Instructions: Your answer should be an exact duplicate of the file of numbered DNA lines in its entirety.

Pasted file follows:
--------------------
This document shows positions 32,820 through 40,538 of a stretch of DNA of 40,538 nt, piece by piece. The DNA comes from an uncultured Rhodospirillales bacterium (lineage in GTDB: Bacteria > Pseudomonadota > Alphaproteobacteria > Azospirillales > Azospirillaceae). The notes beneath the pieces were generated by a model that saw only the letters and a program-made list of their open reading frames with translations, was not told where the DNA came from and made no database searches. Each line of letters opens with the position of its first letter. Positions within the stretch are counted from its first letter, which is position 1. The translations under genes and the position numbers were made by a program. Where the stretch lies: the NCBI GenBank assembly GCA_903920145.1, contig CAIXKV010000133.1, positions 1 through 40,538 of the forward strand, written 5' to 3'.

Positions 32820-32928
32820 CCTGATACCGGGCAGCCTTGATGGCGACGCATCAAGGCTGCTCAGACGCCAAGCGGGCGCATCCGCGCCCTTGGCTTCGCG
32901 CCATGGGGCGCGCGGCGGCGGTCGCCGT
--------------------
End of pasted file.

This document shows positions 32,820 through 40,538 of a stretch of DNA of 40,538 nt, piece by piece. The DNA comes from an uncultured Rhodospirillales bacterium (lineage in GTDB: Bacteria > Pseudomonadota > Alphaproteobacteria > Azospirillales > Azospirillaceae). The notes beneath the pieces were generated by a model that saw only the letters and a program-made list of their open reading frames with translations, was not told where the DNA came from and made no database searches. Each line of letters opens with the position of its first letter. Positions within the stretch are counted from its first letter, which is position 1. The translations under genes and the position numbers were made by a program. Where the stretch lies: the NCBI GenBank assembly GCA_903920145.1, contig CAIXKV010000133.1, positions 1 through 40,538 of the forward strand, written 5' to 3'.

Positions 32820-32928
32820 CCTGATACCGGGCAGCCTTGATGGCGACGCATCAAGGCTGCTCAGACGCCAAGCGGGCGCATCCGCGCCCTTGGCTTCGCG
32901 CCATGGGGCGCGCGGCGGCGGTCGCCGT